Symantec Rolls Out Anti-Phishing Service

 
 
By Theresa Carey  |  Posted 2004-09-13 Email Print this article Print
 
 
 
 
 
 
 

The company unveils a new offering intended to help financial institutions fight phishing attacks and online fraud.

Symantec Corp. is expected to announce on Monday a new service to help financial institutions fight phishing attacks and online fraud. Phishing has become nearly ubiquitous, as fraudsters develop more sophisticated ways to trick people out of their confidential information, such as account numbers, passwords, and social security numbers. According to the Anti-Phishing Working Group, the number of unique phishing attacks rose from 116 in December 2003 to 1,422 in June—a 12-fold increase in six months. Moreover, these attacks are expensive; Gartner Research estimates that phishing schemes alone have cost banks $1.3 billion.
The onslaught of phishing attacks has reduced customer confidence in online banking as well, according to Kim Legelis, director of financial services industry solutions for Symantec. Legelis said that phishing attacks have caused 35.2 percent of online banking customers to definitely change their behavior, while 45.2 percent have changed some behavior. "Thats a significant percentage of online customers," Legelis said. "We feel we have an obligation to put our significant resources to bear to try to address this problem."
Symantecs new service offering "really helps banks with their pain points," Legelis said. At the heart of the package, dubbed the Symantec Online Fraud Management Solution, is fraud blocking and filtering. "Our belief is that if a banks customers dont get the bait, theyll never become victims of fraud," said Legelis. "One of our objectives is to prevent consumers from ever getting fraudulent e-mails that appear to be from their financial institution." The new service has a method for filtering out phishing attacks as theyre sent. The filters reside with the ISP, and prevent fraudulent e-mails from getting out. According to Symantec, nine of the top 12 ISPs in the United States are customers, and the company deploys to them in real time filters covering a wide range of threats. These filters will prevent e-mails that have been identified as fraud from getting into customers inboxes, Legelis said.
When a bank becomes a customer of Symantec fraud prevention, they provide a list of ISPs and legitimate Web addresses. Symantec has millions of decoy e-mail addresses that they monitor using honey-pot technology. When fraudsters send phishing e-mails to Symantecs decoy addresses, both technology and human assessment are put to work to identify an attack. Within 5-10 minutes of an e-mail being sent, Symantec deploys a filter that prevents those messages from getting through gateways. Simultaneously, the financial institution is notified that a fraud attack is being perpetrated in their brand name so that they can take action to protect their customers and attempt to shut down the source of the spoofed Web site contained in the e-mail. Symantec provides them with data to pursue cease-and-desist orders. Most financial institutions have incident-response capabilities in place that spring to action when they get an alert. There are obvious customer service fallouts from fraud. Besides the financial losses for consumers and financial institutions, banks have to beef up their customer support to deal with the attacks. Mitigating technology and services are one route to limiting the damage. "We want to prevent customers from getting the bait, because the baits getting better and better," asserted Legelis. Click here to read about how one mutual fund company is fighting back against phishing. Symantec can also provide customer education and assessment capabilities. "Were the world leader in desktop security for consumers so we are making those resources available to financial institutions so that they can proactively provide education to their consumers about identity theft, fraud, and other behaviors they can use to protect themselves," Legelis said. Symantecs consulting services are designed to help financial institutions assess their online fraud risk profile. The goal is to show the institution how to adapt people and processes internally. The pricing structure for the Symantec Online Fraud Management Solution is based on the number of registered online users, Legelis said. For large financial institutions, its an annual service, billed monthly, and is in the range of a few cents per user per month. Check out eWEEK.coms Finance Center at http://finance.eweek.com for the latest news, views and analysis on financial applications and services for the enterprise and small businesses.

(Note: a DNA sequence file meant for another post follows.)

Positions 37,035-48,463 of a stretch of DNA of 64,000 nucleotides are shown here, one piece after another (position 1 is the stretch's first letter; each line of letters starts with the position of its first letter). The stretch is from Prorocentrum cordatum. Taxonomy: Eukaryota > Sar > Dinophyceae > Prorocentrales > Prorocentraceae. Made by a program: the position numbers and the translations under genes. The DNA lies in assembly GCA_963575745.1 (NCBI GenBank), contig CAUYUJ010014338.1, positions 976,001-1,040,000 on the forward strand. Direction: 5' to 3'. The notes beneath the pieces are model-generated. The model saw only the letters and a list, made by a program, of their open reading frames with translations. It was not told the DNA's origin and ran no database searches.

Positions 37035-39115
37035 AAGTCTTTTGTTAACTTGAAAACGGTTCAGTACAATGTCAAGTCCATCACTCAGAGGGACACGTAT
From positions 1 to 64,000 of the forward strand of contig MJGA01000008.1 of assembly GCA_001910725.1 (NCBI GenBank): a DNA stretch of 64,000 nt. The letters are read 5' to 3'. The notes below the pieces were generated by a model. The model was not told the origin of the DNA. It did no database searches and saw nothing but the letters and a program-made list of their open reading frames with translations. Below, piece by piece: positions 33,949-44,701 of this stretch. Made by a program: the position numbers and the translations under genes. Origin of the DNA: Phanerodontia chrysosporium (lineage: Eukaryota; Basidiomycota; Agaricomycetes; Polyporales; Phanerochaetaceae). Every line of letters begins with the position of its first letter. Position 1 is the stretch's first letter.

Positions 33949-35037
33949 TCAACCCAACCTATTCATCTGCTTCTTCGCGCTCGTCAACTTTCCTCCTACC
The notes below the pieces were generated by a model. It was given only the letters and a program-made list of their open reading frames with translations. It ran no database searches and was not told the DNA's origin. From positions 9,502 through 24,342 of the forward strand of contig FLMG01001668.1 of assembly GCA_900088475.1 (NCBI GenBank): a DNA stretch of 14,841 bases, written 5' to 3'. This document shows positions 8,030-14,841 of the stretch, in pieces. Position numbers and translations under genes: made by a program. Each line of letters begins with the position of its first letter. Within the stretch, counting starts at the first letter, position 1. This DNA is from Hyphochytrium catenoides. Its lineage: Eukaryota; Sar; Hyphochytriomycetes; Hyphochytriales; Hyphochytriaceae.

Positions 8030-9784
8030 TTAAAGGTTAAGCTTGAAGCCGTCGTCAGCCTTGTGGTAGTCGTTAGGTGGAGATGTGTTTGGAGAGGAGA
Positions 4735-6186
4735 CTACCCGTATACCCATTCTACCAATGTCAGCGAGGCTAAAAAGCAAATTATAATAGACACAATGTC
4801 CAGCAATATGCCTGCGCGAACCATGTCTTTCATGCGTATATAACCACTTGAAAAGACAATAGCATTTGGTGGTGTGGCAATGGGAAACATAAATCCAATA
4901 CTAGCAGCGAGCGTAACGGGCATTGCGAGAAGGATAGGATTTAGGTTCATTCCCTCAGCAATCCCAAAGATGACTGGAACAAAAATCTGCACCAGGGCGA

Theresa is the Editor of CIOInsight.com's Finance Industry Center. She's been writing about financial technology issues since 1990 for a wide variety of publications, including PC Magazine, Newsweek, Fortune, and Fortune Small Business. She is also a Contributing Editor to Barron's and writes their 'Electronic Investor' column.

Theresa received a B.A. from the University of California, Berkeley, and a M.S. from the University of Santa Clara. She also has a private pilot's license. When she's not at her computer, she coaches a local high school volleyball team, plays softball and volleyball, and takes part in many Cal Alumni Band events. She lives in Northern California.

 
 
 
 
 
 
 

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